You can study ethics from both a religious and a philosophical point of view. There are five branches of ethics:
Normative Ethics - The largest branch, it deals with how individuals can figure out the correct moral action that they should take. Philosophers such as Socrates and John Stuart Mill are included in this branch of ethics.
Meta-Ethics - This branch seeks to understand the nature of ethical properties and judgments such as if truth values can be found and the theory behind moral principals.
Applied Ethics - This is the study of applying theories from philosophers regarding ethics in everyday life. For example, this area of ethics asks questions such as "Is it right to have an abortion?" and "Should you turn in your friend at your workplace for taking home office supplies?"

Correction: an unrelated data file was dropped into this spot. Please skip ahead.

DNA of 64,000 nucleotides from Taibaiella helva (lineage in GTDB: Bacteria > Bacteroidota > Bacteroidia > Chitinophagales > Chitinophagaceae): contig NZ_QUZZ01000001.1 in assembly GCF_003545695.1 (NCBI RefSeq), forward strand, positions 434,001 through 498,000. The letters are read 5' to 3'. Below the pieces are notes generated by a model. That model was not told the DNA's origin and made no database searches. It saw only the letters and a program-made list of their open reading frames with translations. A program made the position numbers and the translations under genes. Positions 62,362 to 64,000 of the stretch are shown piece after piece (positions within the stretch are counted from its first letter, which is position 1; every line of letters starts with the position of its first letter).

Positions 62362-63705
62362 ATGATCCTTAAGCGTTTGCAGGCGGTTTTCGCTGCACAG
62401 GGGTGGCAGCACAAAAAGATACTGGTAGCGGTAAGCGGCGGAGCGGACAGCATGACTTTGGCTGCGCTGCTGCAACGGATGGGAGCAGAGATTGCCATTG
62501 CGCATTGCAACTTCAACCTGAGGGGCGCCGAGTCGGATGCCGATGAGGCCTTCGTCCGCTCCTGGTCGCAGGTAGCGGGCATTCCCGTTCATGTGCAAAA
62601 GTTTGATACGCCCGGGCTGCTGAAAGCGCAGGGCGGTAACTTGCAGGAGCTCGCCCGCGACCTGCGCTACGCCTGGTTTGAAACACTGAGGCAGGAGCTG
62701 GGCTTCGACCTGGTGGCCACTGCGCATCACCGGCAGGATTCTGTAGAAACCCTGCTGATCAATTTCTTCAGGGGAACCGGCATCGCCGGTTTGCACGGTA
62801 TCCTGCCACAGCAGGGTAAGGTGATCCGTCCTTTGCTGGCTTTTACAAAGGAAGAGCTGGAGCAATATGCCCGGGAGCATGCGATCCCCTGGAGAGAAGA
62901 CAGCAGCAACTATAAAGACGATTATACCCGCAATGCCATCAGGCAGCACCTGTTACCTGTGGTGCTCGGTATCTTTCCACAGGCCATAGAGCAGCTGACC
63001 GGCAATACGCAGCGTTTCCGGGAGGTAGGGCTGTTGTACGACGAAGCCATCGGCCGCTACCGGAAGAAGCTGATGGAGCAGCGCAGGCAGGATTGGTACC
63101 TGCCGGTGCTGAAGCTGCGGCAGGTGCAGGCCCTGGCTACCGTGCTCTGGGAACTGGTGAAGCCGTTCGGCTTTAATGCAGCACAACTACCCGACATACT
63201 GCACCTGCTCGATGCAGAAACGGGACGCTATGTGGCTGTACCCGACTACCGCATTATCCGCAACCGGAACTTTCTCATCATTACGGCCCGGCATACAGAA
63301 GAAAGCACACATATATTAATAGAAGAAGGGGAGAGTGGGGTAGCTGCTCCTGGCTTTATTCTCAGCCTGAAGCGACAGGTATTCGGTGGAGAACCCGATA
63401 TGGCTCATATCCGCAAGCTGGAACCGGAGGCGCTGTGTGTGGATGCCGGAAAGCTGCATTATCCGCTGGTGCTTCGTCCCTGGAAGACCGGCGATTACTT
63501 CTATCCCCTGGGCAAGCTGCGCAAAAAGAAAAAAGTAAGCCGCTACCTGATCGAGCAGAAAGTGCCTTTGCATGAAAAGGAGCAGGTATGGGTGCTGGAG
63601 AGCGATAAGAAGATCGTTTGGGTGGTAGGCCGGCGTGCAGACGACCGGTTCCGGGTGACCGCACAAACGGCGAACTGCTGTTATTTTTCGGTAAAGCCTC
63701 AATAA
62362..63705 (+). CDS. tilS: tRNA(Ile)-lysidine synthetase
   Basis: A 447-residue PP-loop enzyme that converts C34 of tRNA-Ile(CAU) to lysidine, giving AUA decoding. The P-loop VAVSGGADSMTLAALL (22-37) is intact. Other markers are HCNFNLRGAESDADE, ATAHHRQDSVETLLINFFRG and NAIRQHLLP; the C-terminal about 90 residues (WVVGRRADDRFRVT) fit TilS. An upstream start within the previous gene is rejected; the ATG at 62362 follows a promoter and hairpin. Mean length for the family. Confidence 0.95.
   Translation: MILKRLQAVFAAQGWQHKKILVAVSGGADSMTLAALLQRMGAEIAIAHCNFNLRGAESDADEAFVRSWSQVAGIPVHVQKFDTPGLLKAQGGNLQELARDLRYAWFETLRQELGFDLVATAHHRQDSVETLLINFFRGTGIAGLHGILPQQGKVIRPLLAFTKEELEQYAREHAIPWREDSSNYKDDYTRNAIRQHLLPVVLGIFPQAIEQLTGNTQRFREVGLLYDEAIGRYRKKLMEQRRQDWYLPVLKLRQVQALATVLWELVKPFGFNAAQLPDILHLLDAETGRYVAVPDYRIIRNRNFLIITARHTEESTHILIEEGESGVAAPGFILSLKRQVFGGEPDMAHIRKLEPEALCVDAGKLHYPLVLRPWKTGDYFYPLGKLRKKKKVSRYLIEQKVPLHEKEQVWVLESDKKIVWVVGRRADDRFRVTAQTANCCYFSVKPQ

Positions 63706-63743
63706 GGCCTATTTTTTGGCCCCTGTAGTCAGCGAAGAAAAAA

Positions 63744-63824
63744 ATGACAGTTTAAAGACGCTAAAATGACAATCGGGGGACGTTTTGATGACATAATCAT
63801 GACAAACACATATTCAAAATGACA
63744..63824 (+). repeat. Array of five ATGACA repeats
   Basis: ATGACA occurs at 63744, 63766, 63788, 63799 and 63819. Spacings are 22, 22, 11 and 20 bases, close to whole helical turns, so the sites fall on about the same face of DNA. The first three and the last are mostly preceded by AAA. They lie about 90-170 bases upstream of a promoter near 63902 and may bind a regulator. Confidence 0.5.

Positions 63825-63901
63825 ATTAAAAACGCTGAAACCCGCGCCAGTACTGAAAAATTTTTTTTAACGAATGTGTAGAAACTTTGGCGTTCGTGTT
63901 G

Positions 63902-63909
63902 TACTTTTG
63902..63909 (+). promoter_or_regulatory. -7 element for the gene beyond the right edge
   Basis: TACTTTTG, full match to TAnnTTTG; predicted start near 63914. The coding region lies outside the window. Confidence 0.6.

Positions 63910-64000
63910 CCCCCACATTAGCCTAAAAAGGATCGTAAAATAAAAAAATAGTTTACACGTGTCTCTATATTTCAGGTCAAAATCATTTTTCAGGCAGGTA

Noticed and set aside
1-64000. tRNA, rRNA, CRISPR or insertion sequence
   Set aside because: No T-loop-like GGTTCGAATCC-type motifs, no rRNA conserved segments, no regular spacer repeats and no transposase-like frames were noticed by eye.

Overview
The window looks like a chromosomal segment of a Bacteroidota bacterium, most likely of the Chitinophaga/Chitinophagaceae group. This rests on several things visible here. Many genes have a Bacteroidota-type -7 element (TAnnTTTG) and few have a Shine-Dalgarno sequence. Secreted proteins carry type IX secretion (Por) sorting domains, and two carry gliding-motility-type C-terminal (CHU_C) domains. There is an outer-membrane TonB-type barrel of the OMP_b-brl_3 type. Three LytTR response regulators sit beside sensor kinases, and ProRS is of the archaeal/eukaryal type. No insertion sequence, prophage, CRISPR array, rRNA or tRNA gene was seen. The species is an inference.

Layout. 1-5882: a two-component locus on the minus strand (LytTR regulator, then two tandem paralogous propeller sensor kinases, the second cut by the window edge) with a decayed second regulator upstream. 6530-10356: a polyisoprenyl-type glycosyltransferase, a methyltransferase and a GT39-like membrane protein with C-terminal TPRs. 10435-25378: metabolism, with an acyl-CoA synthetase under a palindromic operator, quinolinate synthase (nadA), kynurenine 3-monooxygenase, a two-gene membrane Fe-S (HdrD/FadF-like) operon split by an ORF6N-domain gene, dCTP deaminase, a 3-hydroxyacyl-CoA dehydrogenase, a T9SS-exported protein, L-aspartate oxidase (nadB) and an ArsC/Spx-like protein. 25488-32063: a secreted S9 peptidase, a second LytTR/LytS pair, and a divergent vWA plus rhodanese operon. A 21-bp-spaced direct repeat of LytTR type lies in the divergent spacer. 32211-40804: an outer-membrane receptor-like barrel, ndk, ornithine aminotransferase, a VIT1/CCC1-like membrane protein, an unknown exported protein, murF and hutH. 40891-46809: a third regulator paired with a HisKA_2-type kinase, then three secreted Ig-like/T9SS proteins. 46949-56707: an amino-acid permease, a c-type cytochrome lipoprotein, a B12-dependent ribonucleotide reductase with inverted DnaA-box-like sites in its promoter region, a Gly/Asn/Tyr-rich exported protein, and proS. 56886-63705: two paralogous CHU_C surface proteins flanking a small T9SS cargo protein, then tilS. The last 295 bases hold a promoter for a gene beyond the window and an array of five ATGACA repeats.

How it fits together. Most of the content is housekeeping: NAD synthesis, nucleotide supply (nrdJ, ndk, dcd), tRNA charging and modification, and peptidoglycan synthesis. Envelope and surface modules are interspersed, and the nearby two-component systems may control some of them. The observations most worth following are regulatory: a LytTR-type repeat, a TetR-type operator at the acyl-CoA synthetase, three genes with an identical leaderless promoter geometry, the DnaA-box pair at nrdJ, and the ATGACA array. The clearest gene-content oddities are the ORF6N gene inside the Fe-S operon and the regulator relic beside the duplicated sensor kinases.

Moral Ethics - This branch questions how individuals develop their morality, why certain aspects of morality differ between cultures and why certain aspects of morality are generally universal.
Descriptive Ethics - This branch is more scientific in its approach and focuses on how human beings actually operate in the real world, rather than attempt to theorize about how they should operate.
Knowing how to best resolve difficult moral and ethical dilemmas is never easy especially when any choice violates the societal and ethical standards by which we have been taught to govern our lives.